F: I love the monochrome trend! It's definitely something that I'm into as well! My go-to outfits for Fall would be a basic long cardigan with a pair of colored trousers and my riding boots topped with my gorgeous Haute Hijab of course!
M: ;) Tell us a little about the Haute Hijab wraps - what do you love about them?
F: I love the variety of patterns and colors that HH wraps come in! They're very light and easy to wear especially during the summer when it gets too hot! My favorite thing about the wraps is how I can dress them up or dress them down! You can wear them to any occasion from weddings to school!
M: You work them so well! My favorite outfit you put together was with the Afternoon Tea wrap - what's your favorite?
F: That's actually my favorite wrap! I love the different colors incorporated into it! It's so classy and chic.
Farah in the Afternoon Tea Wrap
M: Ok - what's your all-time favorite, holy grail hijab?
F: I love comfort and convenience so my all-time favorite would be my black and white polka dot hijab because I can wear it with anything!
M: Nice choice! Walk me through your in-store shopping experience - do you find it difficult to find hijabi clothing?
F: I'm actually an online-shopper because I find it easier and more convenient! It used to be harder finding hijabi-friendly clothing when I was in high school! But now I feel like the trends are more catered to hijabis. For example, the 90's style is coming back with oversized tops to match with leggings, but as a hijabi I'd wear the oversized top with trousers or a pair of jeans and I love that!
M: Agreed! I remember when I was in high school/college it was near impossible to find a long skirt and if you did - it always had a slit up to the thigh. With online shopping - even if you can't find something in stores - you'll be able to find it somewhere online.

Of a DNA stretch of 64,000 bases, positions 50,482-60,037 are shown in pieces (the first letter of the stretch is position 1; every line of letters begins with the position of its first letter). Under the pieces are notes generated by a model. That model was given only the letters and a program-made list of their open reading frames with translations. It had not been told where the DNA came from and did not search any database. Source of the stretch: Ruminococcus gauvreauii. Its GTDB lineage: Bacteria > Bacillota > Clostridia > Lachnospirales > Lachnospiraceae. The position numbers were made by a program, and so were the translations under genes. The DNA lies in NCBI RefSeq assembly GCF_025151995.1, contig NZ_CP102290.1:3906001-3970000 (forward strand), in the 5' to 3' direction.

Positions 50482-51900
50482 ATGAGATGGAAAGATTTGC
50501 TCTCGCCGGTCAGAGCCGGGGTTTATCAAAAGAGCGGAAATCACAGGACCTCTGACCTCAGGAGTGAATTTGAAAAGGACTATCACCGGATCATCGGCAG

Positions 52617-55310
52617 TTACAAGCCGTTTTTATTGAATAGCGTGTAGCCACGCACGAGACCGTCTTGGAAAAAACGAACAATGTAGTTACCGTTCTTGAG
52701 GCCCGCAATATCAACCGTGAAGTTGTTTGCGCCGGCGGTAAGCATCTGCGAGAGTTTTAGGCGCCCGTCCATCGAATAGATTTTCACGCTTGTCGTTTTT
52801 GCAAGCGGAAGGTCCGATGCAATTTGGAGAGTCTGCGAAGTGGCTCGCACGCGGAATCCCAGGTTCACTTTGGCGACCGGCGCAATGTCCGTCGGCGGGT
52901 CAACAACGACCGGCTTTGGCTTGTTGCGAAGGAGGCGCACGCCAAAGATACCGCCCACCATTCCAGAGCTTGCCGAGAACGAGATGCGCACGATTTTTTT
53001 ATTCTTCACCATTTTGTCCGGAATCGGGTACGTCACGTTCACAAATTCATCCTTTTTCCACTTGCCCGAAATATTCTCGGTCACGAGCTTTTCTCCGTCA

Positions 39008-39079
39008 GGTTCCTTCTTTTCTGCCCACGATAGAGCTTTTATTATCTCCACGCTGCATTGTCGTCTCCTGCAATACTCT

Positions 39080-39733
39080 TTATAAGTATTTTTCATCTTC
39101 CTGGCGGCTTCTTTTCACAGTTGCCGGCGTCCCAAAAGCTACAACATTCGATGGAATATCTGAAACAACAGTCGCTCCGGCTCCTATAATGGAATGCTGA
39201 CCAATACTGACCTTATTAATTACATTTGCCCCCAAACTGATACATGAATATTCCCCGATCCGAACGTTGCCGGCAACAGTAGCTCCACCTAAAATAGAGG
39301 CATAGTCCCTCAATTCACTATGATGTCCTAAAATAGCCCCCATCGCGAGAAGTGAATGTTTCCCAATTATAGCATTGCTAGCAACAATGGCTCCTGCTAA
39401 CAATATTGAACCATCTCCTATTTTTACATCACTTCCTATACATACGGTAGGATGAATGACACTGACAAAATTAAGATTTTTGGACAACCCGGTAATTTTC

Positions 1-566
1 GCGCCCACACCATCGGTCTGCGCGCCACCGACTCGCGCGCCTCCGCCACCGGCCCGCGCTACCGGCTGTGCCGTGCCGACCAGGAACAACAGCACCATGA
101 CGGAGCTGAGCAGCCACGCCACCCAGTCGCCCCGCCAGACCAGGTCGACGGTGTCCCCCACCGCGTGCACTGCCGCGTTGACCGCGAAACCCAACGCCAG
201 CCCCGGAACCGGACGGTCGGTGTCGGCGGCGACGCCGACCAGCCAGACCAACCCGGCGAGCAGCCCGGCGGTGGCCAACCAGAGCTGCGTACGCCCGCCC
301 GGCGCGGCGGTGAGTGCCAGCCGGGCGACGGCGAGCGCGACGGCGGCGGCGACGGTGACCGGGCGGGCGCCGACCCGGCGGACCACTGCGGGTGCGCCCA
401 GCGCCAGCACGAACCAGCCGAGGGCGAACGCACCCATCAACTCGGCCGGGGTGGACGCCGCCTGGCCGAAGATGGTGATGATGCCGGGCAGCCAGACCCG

F: Yup! I agree, I love how maxi dresses and long skirts got so popular, they're seriously so perfect for hijabis.
M: For real. I just hope they don't fall off the planet cause they're so over-exposed. What's the best part about being Haute Hijab's 'It Girl?'
F: I love being a modest yet fashionable representation of my religion to other hijabis and nonhijabis! Being the Haute Hijab 'It Girl' has given me the opportunity to share my fashion sense, to show others that you can still look good and fashionable without exposing your body!
M: You're doing such an amazing job! Last question - if you could tell your 17 year-old self one thing, what would it be?
F: AHHHHH! I would have told myself A LOTTTTTTT of things! If only I could go back! I would tell myself to avoid making certain mistakes, but when you do fall into the trap of making a mistake don't let it discourage you from fulfilling the person you want to be. There's always room for improvement and bettering yourself. Your past mistakes shouldn't stop you from achieving your goals.
M: Love that. Thank you so much Farah and thanks for being such an awesome 'It Girl!'
F: Thank you for such a great opportunity!
Do you have a question for 'It Girl' Farah? E-mail us at firstname.lastname@example.org or share below!